Uncertainty, instrument choice, and the uniqueness of Nash equilibrium: microeconomic and macroeconomic examples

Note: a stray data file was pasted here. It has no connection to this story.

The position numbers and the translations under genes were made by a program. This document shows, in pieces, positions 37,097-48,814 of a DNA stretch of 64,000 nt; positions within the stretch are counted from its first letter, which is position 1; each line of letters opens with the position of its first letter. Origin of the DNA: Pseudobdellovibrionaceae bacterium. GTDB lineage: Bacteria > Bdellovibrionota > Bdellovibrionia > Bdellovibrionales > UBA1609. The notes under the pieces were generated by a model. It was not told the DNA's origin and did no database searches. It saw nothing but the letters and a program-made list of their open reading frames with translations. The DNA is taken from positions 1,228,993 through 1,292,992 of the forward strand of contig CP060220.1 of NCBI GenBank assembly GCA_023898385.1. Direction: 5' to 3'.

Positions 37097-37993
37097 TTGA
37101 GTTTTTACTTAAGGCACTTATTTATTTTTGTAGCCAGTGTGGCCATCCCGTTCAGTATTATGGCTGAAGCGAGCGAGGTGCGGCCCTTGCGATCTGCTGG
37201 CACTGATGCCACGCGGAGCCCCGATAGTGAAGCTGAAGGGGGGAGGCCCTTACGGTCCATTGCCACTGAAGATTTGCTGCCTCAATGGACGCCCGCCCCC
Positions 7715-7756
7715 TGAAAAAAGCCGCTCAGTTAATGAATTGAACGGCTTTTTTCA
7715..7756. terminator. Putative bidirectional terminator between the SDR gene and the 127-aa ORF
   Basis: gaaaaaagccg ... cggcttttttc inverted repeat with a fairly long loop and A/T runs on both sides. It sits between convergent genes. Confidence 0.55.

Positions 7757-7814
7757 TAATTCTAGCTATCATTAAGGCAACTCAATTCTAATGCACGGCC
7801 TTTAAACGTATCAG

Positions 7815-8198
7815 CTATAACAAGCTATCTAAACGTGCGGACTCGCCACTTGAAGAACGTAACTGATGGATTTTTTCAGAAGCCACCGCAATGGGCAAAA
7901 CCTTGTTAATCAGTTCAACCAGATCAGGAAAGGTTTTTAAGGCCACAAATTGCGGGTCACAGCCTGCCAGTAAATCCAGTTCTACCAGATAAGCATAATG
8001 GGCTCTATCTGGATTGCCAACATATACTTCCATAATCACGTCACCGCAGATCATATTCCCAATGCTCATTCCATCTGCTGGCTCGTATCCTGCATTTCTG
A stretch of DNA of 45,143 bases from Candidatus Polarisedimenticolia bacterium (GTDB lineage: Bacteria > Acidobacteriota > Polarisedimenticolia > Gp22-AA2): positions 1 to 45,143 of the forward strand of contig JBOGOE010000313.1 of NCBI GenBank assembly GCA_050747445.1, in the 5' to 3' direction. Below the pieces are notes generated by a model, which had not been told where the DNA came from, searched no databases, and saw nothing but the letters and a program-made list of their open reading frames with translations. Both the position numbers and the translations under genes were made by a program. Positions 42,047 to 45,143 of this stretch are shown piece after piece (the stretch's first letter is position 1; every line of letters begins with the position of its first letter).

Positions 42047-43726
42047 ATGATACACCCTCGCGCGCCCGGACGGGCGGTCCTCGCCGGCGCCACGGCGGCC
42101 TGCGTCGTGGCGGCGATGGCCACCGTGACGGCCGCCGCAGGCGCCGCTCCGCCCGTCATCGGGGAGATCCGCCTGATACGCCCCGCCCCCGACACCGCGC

This paper contains two examples of static, symmetric, positive-sum games with two strategic players and a play by nature: (1) a microeconomic game between duopolists with joint costs facing uncertain demands for differentiated goods and (2) a macroeconomic game between two countries' with inflation-bias preferences confronting uncertain demands for moneys. In both examples, each player can choose either of two variables as an instrument, and reaction functions are linear in the chosen instruments. With no uncertainty, there are four (Nash) equilibria, one for each possible instrument pair, because each player is indifferent between instruments given the instrument choice and instrument value of the other player. With uncertainty in the form of an additive disturbance, there are fewer equilibria because each player is not indifferent between instruments. These results are in accordance with the logic of Poole (1970) and Weitzman (1974) as explained by Klemperer and Meyer (1986) using examples of differentiated duopoly games with independent costs. In their main example with linear reaction functions, there is always a unique equilibrium. In contrast, in each of our examples with uncertainty, there is a unique equilibrium for some parameter values, but there are two equilibria for others. It is somewhat surprising that in both the Klmperer and Meyer example and our examples with unique equilibria, for some parameter values with the smallest amount of uncertainty the symmetric instrument pair chosen in the unique equilibrium is the one that yields the lower payoff with no uncertainty.
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